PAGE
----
Figure 3: The average total inspected, N = 500, n = 50. Click here for larger image.

Figure 4: The average run length, N = 500, n = 50. Click here for larger image.

The cost analysis for rejected lots includes the following categories:
• Hold-time cost (impacts customer)
• MRB cost (customer)
• Shipping cost (supplier)
• Unpacking cost (supplier)
• Inspection/test cost (supplier)
• Rework cost (supplier)
• Inspection cost (supplier)
• Packaging cost (supplier)
• Return shipping cost (supplier)
• Reinspection cost (customer)

There is about an 11-percent increase in the number of lots rejected using the C = 0 plan vs. the C = 1 plan for the same AQL = 1.0 @ p = 0.004. Each time a lot is rejected, it goes through this costly rectification process. Cost-wise there is a 64-percent reduction in customer sampling cost, and only an 11-percent increase in supplier sampling cost. However, the supplier is doing 100-percent inspection, and the customer is only doing sampling inspection for a net inspection cost increase of $3,700 in this example (see Appendix below). However, the real impact is in the cycle time and the noninspection activities listed above.

Now, if you only count the cost of the customer’s inspection, it may appear that C = 0 sampling saves the customer time and money. In addition the argument is made that it also sends a message to the supplier, that they better not send any nonconformities to you because they will be punished financially if they do. However, the reality is significantly different because there are many costs that are hidden or ignored in this superficial analysis.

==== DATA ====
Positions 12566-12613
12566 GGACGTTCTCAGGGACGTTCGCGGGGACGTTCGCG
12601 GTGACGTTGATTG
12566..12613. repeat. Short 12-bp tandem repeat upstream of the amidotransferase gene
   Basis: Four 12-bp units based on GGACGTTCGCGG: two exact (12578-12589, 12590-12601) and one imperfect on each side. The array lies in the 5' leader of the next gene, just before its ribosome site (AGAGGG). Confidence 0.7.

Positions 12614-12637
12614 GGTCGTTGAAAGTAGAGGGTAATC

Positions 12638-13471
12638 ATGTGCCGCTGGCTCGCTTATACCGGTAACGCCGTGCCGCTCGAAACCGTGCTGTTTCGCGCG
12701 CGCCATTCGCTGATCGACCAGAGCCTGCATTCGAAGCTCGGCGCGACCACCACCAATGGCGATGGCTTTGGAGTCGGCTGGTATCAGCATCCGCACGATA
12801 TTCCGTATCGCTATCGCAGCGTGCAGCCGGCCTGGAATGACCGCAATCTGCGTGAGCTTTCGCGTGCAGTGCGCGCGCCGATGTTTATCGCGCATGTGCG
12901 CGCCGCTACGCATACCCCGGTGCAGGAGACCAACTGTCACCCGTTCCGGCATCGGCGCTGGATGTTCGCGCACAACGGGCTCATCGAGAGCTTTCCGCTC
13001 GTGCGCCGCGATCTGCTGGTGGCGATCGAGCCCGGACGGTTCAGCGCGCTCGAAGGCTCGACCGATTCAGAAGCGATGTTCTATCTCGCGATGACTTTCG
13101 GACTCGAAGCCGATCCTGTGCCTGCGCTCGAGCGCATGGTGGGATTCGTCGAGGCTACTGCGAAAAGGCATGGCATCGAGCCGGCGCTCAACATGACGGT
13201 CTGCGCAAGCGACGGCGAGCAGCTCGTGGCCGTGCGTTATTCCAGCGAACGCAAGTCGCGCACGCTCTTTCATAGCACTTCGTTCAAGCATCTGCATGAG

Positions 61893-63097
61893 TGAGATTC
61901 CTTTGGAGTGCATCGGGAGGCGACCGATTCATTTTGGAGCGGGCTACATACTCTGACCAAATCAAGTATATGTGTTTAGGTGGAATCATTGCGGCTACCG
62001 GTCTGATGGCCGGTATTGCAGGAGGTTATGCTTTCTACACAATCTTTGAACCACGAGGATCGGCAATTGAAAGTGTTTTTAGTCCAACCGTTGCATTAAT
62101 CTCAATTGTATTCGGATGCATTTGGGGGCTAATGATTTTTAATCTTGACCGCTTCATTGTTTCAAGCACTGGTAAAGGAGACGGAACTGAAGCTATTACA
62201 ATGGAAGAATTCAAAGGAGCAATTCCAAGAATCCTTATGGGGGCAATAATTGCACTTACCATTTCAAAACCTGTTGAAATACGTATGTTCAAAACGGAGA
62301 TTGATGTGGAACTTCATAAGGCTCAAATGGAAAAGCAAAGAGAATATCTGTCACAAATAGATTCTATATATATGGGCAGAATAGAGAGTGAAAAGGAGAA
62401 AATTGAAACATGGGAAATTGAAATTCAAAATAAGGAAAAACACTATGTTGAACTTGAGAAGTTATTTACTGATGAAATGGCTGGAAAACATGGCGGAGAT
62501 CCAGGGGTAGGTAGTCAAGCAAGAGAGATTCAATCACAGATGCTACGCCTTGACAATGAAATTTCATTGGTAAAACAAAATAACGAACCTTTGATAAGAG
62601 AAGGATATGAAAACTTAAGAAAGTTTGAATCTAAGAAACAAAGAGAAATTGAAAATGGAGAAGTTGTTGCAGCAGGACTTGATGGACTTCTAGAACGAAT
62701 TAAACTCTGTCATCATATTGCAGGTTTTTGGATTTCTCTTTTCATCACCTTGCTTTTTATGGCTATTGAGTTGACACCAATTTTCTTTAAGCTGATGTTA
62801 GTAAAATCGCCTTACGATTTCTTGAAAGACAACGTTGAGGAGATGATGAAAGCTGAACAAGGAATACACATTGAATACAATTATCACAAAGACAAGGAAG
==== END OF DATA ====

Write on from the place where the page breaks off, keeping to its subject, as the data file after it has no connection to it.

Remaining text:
First, it is true that the supplier is hit with higher cost do to the high level of rejected lots, but this is just viewed as part of the cost of manufacturing by the supplier and so it is rolled into the price that the customer eventually pays for the product.

Second, the rejected lots are shipped back, reworked, inspected, tested, and returned to the customer, where they are reinspected by the customer. So while all this is going on, the customer may be without material to operate its factory at full capacity.

Third, all this shipping, handling, testing, return shipping, and reinspection may actually create additional nonconformities, which, as luck might have it, could result in the lot being rejected a second time.

Fourth, and most important, all this cost, cycle time increase, potential production stoppages, and product handling damage did not improve the quality of the product reaching the production line one bit.

So contrary to popular belief, C = 0 sampling plans do not save money. In fact, they are actually a very expensive and disruptive approach when you combine the cost to both the customer and the supplier, and recognize that this is the cost of the system. The belief that it is a good program stems from the notion that customer-supplier relations are a zero-sum game (i.e., one wins and the other loses, whereas the reality is that it is a win-win, or lose-lose game). I think most rational people would expect that this additional cost of doing business incurred by the supplier when the customer enforces a C = 0 sampling will be passed on as a cost of production, and it will inhibit the supplier’s ability to provide cost reductions to the customer in the long run. As W. Edwards Deming advocated years ago, “Buyers and suppliers need to work together in a partnership relationship based on loyalty and trust” to achieve system optimization and real cost reduction.